Buchholz student organization mobilizes to raise awareness about mental health and suicide prevention


Editor’s Note: Please note that this story includes mention of suicide and its impact on a community. If you or someone you know is suicidal, you can reach the National Suicide Hotline at 800-273-8255.

Ryan Howell was an artist.

He learned to strum any tune on his guitar, no matter the genre, and he shared his music on his “Shred of the Day” Facebook page. His drawings were featured in an exhibition at the Thomas Center in Gainesville, and he was voted “most artistic senior” by his peers at Gainesville High School. He twice enrolled at Santa Fe College to take additional art classes to develop his gifts.

He was a free spirit. With the spinning wheels of his long board beneath him, Howell’s long brown hair whipped and whirled in the wind. He wore bright colors and tropical prints.

Ryan Howell loved art, music and photography. (Photo courtesy of Teresa Howell)

At his memorial service, his family asked guests to do the same: wear a tropical shirt and khaki shorts.

Howell committed suicide in 2017 at the age of 22.

Although her death was a tragedy for her parents and two sisters, they used their moment of darkness to inspire a change in the conversation about mental health. They started on Ryan Howell Memorial Scholarship, who donates directly to Prospects Integrated treatment and sober living, an Ocala-based addiction recovery treatment program. Four years later, the scholarship is still supporting the program, allowing the facility to expand its services and locations.

Inspired by the scholarship, Gainesville students showed their support for raising mental health awareness in memory of Howell.

Howell’s sister, Ellyn, now 20, and her friends who are members of the Distributive Education Clubs of America, or THIS SIDE, at the Entrepreneurship Academy at Buchholz High School decided to remember Howell in a way that reflects the light he brought to the world through a race of colors.

In 2018, she planned the first March4Minds 5K color run to support the Howell Stock Exchange. The event not only supports the community living facility where Ryan found a support system, but it also facilitates a conversation about mental health resources and suicide prevention.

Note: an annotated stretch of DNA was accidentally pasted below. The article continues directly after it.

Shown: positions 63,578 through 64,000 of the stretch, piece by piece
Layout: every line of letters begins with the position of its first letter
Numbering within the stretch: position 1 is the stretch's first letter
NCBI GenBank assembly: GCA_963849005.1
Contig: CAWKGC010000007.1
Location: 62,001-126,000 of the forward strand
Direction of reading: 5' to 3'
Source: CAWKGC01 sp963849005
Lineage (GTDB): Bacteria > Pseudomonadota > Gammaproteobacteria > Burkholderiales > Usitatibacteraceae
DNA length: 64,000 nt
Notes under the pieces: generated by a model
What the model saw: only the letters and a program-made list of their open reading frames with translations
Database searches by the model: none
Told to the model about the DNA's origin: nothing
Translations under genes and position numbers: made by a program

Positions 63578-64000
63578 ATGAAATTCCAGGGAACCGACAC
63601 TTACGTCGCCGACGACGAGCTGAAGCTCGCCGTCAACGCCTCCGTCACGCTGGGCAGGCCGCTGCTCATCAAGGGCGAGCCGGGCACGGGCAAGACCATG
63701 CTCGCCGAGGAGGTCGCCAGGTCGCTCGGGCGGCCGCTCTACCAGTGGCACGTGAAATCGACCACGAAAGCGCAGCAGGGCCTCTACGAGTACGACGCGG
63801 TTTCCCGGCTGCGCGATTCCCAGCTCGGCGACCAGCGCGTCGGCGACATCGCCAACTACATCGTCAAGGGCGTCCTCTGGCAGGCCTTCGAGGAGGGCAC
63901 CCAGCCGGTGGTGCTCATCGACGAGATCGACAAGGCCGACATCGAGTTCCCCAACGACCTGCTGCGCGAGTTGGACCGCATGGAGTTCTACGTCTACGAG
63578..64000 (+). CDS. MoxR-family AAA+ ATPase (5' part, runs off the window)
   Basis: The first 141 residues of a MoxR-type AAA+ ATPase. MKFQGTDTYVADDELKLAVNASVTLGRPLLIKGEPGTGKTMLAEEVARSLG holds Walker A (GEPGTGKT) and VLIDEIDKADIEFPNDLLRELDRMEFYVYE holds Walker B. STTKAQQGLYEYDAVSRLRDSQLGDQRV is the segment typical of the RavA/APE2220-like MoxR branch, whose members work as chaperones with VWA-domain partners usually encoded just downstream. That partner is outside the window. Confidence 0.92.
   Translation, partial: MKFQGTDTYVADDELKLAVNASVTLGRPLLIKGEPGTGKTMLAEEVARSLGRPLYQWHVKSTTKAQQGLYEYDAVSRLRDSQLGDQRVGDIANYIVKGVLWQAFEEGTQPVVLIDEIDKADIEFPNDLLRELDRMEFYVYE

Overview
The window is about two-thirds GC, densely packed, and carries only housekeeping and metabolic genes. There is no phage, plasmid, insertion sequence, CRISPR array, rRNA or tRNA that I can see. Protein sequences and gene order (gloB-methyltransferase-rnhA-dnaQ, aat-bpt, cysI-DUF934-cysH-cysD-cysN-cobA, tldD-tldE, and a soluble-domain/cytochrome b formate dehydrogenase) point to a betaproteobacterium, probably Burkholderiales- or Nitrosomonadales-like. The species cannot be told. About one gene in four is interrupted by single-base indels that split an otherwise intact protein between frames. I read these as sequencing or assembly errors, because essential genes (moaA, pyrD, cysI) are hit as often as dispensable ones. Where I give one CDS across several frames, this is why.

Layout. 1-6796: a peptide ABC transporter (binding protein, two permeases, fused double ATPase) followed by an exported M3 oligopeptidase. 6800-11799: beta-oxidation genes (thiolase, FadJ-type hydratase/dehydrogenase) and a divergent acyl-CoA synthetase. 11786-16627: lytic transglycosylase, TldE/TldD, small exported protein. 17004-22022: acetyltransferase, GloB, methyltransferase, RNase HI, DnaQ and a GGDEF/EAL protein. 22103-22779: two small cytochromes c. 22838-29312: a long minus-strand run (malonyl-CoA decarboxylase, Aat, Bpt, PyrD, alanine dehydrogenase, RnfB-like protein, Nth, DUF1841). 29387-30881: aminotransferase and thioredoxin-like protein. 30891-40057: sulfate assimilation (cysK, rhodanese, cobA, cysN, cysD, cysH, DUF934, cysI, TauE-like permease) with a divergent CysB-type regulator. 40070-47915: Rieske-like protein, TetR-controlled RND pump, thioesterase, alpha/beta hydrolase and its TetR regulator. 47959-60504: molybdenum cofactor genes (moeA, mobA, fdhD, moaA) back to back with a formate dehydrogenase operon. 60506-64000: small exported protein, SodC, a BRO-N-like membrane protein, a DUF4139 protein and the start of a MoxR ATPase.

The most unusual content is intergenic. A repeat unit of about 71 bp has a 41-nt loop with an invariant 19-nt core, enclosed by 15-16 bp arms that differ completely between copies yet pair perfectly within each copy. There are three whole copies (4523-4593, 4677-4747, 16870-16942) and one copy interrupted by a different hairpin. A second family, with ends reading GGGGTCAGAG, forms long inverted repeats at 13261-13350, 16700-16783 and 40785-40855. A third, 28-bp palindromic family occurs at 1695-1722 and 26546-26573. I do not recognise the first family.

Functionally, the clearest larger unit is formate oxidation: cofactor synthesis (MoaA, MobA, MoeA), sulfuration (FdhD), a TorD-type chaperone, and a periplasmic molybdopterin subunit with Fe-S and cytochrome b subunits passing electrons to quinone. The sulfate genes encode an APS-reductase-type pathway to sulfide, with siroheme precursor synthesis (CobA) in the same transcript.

Breaking the silence on mental health

Ryan’s mother Teresa Howell said her son struggled with schizophrenia and drug addiction for almost two years. She hopes that increased awareness will prompt others to seek help sooner.

“This is our real message: the sooner they get help and treatment, the better,” she said. “The first intervention we can possibly make is the one we are focusing our efforts on. “

After the inaugural 5K event, she received Facebook messages from families facing similar challenges and letters from Perspectives clients who said the help they received through the scholarship saved their lives.

“Maybe someone in such a sad and tragic situation is going to be helped by this project,” Howell said.

When Ryan was diagnosed with schizophrenia at age 21 while battling drug addiction, he was considered “doubly diagnosed.” Her family traveled across the country in 2016 seeking treatment in Texas, Georgia and Tennessee. The options for someone with a dual diagnosis were slim and expensive.

Later that year they found help in Gainesville; Perspectives Integrated Treatment and Sober Living was willing to serve a Ryan as one of their first dual diagnosis clients.

Steve Blank, director of operations at Perspectives, said mental health issues and addiction are often linked. While Perspectives focuses on addiction recovery, psychiatrists and licensed mental health professionals are on staff to help with mental health issues underlying or resulting from addiction.

Blank said Ryan had moved into a sober living house, an independent community where individuals typically stay for six months and are guided by recovery coaches. Clients of the hostels can enter the workforce and continue to stay in Perspectives homes.

Blank said scholarship contributions would be used to sponsor people and achieve Prospects’ goal of never turning someone down due to lack of funding. In addition, the money can sponsor recreational activities or weekend trips.

Perspectives continues to expand its services, including a new ambulatory care facility it plans to open in Gainesville. While treating people with a dual diagnosis is not the program’s specialty, Blank is keen to provide treatment resources to as many people as possible.